Last night, my wife and I spent some time exploring YouTube for the themesongs of our favourite childhood TV shows. We found the ones for Care Bears, Teddy Ruxpin, Mr. Dressup, The Elephant Show, Reading Rainbow, Zoobilie Zoo, Today’s Special, and, of course, Polka-Dot Door. We spend an hour watching these themes and talking about how much we loved sitting down to watch these shows when we were very young children. I remember lining up all my Care Bears on the couch with me as I watched the show on TV. These were good times!
After Jenny went to sleep, the power of memory struck me. For 20 years, I had never thought about Zoobilie Zoo, but as soon as the YouTube link popped up and we watched the theme song, it came back to me–how much I loved those characters and enjoyed being a part of their make-believe world. The memory is a powerful thing.
Religious memory, likewise, is powerful (for example, see the work of Reg Bibby in Restless Churches). Many adults think back on their childhood with fond memories (at least parts of their childhood). The church is losing out by not recognizing this power of memory, or using at least not using it in the right way. When they grow older, the children in our churches and families will look back and reflect on what they have experienced while in our care. It is our responsibility to ensure that, not only are these religious memories treasured, but that they are meaningful. Instead of having them remember how much they loved to passively watch Bob and Larry from VeggieTales, what would happen if they fondly recalled having opportunities to dress up like Bible characters and enter the story through active engagement, through drama, song, and powerful stories. Then, perhaps the biblical meta-narrative, or overarching Story of God, will penetrate their lives in a deep way and will provide them with an adequate framework for making meaning of the world around them–even as they grow in age, knowledge, and experiences.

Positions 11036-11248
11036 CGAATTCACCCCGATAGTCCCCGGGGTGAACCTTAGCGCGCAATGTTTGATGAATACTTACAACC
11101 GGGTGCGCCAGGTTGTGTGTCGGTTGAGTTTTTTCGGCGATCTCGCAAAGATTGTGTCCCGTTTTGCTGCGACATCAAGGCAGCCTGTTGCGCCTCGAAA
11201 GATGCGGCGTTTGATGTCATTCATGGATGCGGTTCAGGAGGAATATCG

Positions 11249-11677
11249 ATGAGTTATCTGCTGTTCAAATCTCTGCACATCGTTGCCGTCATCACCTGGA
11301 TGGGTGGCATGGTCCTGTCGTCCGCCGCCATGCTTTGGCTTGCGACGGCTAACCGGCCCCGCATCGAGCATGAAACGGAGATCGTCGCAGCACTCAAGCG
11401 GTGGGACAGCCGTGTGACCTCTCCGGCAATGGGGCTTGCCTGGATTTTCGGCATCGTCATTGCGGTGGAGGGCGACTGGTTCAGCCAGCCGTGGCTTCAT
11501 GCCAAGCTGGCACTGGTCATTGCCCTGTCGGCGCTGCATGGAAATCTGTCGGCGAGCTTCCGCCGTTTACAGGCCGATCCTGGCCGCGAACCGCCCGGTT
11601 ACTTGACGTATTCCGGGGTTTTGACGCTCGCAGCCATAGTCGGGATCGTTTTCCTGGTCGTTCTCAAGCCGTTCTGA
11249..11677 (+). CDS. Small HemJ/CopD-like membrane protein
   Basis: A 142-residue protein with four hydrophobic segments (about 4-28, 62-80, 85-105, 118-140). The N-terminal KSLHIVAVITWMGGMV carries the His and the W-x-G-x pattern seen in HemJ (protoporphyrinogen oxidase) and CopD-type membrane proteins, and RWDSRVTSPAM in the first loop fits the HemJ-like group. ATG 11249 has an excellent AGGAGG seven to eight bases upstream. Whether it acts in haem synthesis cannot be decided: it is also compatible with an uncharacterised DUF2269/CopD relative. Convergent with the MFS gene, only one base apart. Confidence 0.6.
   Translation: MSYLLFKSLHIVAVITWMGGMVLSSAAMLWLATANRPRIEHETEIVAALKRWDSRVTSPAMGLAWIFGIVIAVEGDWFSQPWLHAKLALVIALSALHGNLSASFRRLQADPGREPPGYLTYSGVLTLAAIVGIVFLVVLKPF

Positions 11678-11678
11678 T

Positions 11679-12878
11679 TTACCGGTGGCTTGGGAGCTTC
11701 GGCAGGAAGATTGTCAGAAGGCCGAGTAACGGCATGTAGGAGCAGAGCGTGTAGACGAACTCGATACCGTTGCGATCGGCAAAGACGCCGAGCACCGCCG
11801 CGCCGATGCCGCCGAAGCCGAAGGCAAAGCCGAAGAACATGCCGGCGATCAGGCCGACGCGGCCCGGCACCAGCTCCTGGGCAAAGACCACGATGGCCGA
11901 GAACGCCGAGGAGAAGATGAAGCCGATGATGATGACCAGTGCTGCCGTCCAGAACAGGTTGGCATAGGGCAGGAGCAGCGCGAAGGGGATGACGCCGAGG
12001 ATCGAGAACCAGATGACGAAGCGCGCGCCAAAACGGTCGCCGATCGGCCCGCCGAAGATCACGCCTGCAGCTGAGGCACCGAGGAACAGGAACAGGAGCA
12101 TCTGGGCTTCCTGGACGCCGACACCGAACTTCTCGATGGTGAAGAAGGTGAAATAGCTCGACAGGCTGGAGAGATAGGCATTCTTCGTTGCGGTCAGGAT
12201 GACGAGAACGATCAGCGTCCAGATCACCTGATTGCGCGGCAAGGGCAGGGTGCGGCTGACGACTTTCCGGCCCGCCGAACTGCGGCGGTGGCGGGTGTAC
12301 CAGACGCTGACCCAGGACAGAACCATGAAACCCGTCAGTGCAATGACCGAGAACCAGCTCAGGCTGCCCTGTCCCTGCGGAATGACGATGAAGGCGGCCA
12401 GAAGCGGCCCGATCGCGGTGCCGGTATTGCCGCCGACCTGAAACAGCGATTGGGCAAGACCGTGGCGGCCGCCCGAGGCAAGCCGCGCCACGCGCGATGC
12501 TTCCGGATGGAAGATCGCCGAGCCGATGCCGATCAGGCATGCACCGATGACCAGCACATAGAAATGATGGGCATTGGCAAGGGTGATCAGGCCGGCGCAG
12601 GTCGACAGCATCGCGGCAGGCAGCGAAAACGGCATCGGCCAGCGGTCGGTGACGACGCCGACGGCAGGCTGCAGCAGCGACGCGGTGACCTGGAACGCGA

I’m just thinking out loud here. But imagine what the church could do–and what children could do–if we only recognized and responsibly utilized the power of memory.